Anemia affects almost all patients with chronic kidney disease (CKD), reduces quality of life, and is a risk factor for early death. Higher hemoglobin (Hb) targets have been widely advocated because of data from observational studies showing that higher Hb is associated with improved survival and quality of life, but higher Hb targets may cause access thrombosis and hypertension and are costly. This study aimed to evaluate the benefits and harms of different Hb targets in CKD on the basis of randomized trial evidence. A comprehensive search of the Cochrane Trials Registry, Medline, Embase, and reference lists was performed. Two independent reviewers assessed studies for inclusion criteria and extracted data on all-cause mortality, cardiovascular disease, strokes, hypertension, seizures, hyperkalemia, access thrombosis, and quality of life. Analysis was by a random-effects model, and results are expressed as relative risk (RR) or weighted mean difference with 95% confidence intervals (CI). Nineteen relevant trials were identified. Twelve trials (638 patients) compared use of erythropoietin versus no erythropoietin treatment, and seven trials (2058 patients) compared higher versus lower Hb targets. Compared with Hb values of >130 g/L or more in the CKD population with cardiovascular disease, Hb values of <120 g/L were associated with lower all-cause mortality (RR, 0.84; 95% CI, 0.71 to 1.00). Hb values of 100 g/L or less reduced the risk of hypertension (RR, 0.50; 95% CI, 0.33 to 0.76) but increased the risk of seizures (RR, 5.25; 95% CI, 1.13 to 24.34). From the available trial evidence, in CKD patients with cardiovascular disease, the benefits associated with higher Hb targets (reduced seizures) are outweighed by the harms (increased risk of hypertension and death). There is insufficient data to guide decisions in patients without cardiovascular disease or in the predialysis population. Anemia is a common complication of chronic kidney disease (CKD). The prevalence of anemia varies with the degree of renal impairment in predialysis patients with CKD, but once end-stage kidney failure occurs, all patients are eventually affected (1–3⇓⇓). Anemia develops once renal function decreases to <50% because of a deficiency in endogenous erythropoietin (EPO) production by the kidney, decreased red cell survival, blood losses, and increased red blood cell destruction once the patient begins dialysis treatment, particularly hemodialysis (4).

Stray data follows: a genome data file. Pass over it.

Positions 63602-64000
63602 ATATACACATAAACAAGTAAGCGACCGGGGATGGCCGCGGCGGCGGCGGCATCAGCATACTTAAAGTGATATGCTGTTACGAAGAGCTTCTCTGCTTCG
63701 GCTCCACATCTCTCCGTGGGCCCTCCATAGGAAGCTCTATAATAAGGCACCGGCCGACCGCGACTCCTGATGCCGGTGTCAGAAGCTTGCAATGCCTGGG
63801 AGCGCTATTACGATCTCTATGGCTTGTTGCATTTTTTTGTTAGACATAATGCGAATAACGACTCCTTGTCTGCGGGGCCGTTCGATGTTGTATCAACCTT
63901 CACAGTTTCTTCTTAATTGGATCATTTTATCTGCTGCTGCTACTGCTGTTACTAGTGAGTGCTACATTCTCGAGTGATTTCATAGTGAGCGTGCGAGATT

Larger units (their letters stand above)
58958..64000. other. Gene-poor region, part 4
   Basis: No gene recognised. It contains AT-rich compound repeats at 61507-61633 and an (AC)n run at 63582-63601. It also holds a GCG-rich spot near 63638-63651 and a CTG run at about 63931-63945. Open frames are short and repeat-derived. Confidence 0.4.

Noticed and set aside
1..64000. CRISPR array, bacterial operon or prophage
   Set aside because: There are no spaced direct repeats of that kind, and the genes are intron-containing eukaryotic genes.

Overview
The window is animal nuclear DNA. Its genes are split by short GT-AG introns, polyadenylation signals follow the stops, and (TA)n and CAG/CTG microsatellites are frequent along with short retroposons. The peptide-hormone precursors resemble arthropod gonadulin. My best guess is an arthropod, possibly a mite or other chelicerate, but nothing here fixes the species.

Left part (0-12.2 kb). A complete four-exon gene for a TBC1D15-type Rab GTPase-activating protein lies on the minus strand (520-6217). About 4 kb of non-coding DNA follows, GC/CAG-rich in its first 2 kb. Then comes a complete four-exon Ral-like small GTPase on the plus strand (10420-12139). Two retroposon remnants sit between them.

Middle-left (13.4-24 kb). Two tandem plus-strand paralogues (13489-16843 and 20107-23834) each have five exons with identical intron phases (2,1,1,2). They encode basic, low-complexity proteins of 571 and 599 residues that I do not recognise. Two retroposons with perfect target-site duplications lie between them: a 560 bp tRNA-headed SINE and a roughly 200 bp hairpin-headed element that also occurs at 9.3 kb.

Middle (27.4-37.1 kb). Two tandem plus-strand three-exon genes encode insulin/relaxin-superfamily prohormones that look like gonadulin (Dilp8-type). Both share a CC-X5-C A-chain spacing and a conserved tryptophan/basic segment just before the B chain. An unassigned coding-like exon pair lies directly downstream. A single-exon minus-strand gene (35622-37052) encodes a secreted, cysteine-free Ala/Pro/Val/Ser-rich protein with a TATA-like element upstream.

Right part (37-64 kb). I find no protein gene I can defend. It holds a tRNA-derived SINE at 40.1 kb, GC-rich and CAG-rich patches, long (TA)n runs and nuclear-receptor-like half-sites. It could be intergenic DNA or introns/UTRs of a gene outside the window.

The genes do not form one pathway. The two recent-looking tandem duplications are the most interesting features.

|Number of pages||12|
|Journal||Journal of The American Society of Nephrology|
|Publication status||Published - Dec 2004|
- chronic kidney disease
- systematic review